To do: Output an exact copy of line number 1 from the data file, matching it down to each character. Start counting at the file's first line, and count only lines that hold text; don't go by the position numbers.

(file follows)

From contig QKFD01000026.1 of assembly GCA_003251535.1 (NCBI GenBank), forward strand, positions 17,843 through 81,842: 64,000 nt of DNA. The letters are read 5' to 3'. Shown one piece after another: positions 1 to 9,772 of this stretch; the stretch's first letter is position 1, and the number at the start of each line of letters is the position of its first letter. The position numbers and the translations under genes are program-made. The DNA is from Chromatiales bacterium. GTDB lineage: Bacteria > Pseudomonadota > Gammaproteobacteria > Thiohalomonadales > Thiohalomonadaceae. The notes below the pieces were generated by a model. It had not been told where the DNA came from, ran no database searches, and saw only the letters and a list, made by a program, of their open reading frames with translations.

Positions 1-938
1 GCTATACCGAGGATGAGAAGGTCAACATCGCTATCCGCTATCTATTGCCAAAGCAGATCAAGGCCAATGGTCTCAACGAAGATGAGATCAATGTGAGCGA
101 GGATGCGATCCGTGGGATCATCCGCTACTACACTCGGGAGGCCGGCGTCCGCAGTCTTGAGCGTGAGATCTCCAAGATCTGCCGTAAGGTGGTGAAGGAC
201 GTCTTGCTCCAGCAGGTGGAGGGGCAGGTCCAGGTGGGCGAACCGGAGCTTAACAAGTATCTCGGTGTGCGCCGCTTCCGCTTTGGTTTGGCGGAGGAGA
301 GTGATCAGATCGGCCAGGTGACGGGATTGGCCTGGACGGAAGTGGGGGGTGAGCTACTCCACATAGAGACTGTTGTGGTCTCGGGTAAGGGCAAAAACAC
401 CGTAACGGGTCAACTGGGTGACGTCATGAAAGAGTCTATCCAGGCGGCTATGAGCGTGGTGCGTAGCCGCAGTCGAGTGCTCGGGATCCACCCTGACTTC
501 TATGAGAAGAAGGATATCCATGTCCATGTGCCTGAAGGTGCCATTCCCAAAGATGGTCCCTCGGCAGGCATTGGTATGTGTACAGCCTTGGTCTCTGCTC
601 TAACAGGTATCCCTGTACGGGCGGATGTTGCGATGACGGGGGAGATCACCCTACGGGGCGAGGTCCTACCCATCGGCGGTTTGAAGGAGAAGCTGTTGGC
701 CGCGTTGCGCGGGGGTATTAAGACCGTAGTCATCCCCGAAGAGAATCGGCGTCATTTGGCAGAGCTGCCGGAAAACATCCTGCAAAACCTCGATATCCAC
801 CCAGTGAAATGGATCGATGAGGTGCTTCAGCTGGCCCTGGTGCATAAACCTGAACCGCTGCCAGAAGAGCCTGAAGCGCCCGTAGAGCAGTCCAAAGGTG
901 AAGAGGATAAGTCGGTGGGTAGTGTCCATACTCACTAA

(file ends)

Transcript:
From contig QKFD01000026.1 of assembly GCA_003251535.1 (NCBI GenBank), forward strand, positions 17,843 through 81,842: 64,000 nt of DNA. The letters are read 5' to 3'. Shown one piece after another: positions 1 to 9,772 of this stretch; the stretch's first letter is position 1, and the number at the start of each line of letters is the position of its first letter. The position numbers and the translations under genes are program-made. The DNA is from Chromatiales bacterium. GTDB lineage: Bacteria > Pseudomonadota > Gammaproteobacteria > Thiohalomonadales > Thiohalomonadaceae. The notes below the pieces were generated by a model. It had not been told where the DNA came from, ran no database searches, and saw only the letters and a list, made by a program, of their open reading frames with translations.